December 1966 | Volume 18, Issue 1
During my undergraduate years at Harvard College, the Commonwealth of Massachusetts was preparing for an official celebration of the three-hundredth anniversary of the royal charter that created the Massachusetts Bay Colony. One of my favorite professors in those days was Charles Townsend Copeland, known affectionately among his students as “Copey;” a man to whom legends clung like steel filings on a magnet; and one of my favorites among those legends—whether true or apocryphal I cannot say—was the story of Copey and the Massachusetts Tercentenary Committee for Monuments and Memorials. When asked by the committee to suggest appropriate sites for historical markers, Copey, so the story ran, proposed a tablet in the heart of Cambridge Common bearing an inscription that read: On this spot on April 1, 1630, Prudence Goodchild was raped by a friendly Indian .
Most of us laughed at Copey’s little joke for the wrong reasons. The predicament of a Puritan maiden encountering an oversodable redskin within our academic purlieus was too beguiling an image for us to realize that Copey had something else in mind, to recognize that he was holding up to sly ridicule the rape of history itself by local pride and press agentry. Now, many years later, confronted as I am at this writing by a sesquicentennial celebration in my native state of Indiana, I find my old professor’s April-Fool’sDay joke often coming to mind. Once more Prudence Goodchild is in for a fate worse than death, for Hoosiers are not only a pridelul breed; they are also, like Prudence’s Indian, famous for their sociability.
It does not require an official celebration to bring out these characteristics and to give local mythmakers self-justification for the ravishing of truth. I grew up in southern Indiana, where my father used to say the fence rails he had seen in his lifetime that were attributed to Abe Lincoln’s axe and maul were enough to make all creation bull-sale and hog-tight. At the same lime, he contended—and rightly, too, as I later discovered in research and conversations in that region while writing a book about Lincoln—if every ancestor so claimed had indeed been Abe’s “constant companion” in his youth, Abe would have been at all times so crowded by a press of cronies in his Spencer County days that he would never have had room to swing an axe. Apparently the first principle of excessive enthusiasm for a region’s past is to assert significant relationships with history—whether they exist or not.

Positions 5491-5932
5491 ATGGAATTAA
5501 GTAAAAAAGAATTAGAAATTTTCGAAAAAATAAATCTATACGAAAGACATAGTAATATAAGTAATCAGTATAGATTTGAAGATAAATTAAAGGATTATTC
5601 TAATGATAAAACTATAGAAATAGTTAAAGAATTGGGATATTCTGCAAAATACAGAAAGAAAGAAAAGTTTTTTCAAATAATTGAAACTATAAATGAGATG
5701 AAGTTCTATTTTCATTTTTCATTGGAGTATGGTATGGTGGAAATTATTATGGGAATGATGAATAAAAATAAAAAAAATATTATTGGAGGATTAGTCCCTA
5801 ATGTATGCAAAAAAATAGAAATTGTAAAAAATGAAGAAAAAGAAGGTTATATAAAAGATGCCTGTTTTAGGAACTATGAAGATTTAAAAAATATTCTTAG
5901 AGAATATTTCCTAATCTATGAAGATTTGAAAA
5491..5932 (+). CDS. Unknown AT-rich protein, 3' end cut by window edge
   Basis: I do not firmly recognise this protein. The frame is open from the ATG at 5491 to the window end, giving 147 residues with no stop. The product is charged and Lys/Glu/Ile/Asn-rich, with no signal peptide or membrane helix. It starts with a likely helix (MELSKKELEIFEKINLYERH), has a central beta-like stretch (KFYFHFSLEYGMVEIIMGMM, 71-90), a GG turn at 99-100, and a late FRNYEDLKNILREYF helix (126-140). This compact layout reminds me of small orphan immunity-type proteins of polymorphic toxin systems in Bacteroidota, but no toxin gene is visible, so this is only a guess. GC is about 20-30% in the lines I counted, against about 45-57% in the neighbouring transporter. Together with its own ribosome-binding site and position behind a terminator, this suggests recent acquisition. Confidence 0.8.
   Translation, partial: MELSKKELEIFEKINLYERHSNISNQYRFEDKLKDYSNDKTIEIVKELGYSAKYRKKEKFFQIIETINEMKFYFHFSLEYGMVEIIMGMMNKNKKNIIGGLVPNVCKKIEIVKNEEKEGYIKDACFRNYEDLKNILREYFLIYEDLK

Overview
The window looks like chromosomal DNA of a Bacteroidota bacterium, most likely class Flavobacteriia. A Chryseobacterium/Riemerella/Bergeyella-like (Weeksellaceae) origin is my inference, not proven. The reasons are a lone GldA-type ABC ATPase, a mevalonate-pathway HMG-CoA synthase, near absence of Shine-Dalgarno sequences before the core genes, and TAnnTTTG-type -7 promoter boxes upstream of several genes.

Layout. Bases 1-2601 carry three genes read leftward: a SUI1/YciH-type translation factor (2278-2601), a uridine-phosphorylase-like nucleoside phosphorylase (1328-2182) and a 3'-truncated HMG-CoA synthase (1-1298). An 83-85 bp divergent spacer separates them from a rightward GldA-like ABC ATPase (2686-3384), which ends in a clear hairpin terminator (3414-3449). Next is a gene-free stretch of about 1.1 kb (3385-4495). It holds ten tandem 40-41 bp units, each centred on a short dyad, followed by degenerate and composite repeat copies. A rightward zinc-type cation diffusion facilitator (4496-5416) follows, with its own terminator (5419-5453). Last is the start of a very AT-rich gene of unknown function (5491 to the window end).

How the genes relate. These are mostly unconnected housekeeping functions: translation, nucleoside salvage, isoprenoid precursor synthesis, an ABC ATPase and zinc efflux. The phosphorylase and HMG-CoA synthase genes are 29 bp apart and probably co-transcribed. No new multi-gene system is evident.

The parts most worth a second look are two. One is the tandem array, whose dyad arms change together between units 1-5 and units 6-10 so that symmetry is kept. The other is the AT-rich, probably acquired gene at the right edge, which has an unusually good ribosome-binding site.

Another principle on which such pride operates at the risk of Prudence’s chastity is the recognition of only those facts that will be popularly and comfortably received in one’s neighborhood, cherishing and perpetuating ignorance of anything that might be unpopular and uncomfortable. This grim determination on lhe part of local historians was demonstrated to me often while I was writing a Rivers of America volume about the Wabash country, and most notably perhaps in relation to my pursuit of information about Theodore Dreiser, Indiana’s extra-territorially most renowned and intramurally least admired of literary figures.
In the 1880’s, ten-year-old Theodore Dreiser and his mother were brought to Evansville, Indiana, and established in a brick cottage on East Franklin Slreei by Theodore’s older brother, Paul, who had changed his name to Dresser and who himself lived at that lime with a mistress, Sallie Walker, alias Annie Brace, madam of the most sumptuous house of prostitution on the city’s waterfront. When I visited the Franklin Street cottage in 1939, there was a large sign on the front lawn that read: Home of Paul Dresser, Composer of “On the Banks of the Wabash.” I could not restrain myself from telling the woman who showed me through the cottage that Paul Dresser had not lived in it but his more famous brother, Theodore Dreiser, had. “Who,” she asked me, suspiciously, “is Theodore Dreiser?” Obviously she did not know; but even after I told her, she preferred the myth about the sentimental songwriter to the truth about the naturalistic novelist, for the sign remained as it was for several years thereafter. (Today that sign is gone, but now there is a sign over the door of the cottage, and it reads, The Dresser . As for the fancy house on the waterfront, it continued to flourish until a lew years ago, but to my knowledge it never bore a marker of any kind to advertise the apartment that was once shared by the beloved Hoosier vaudeville singer and the madam of the place.)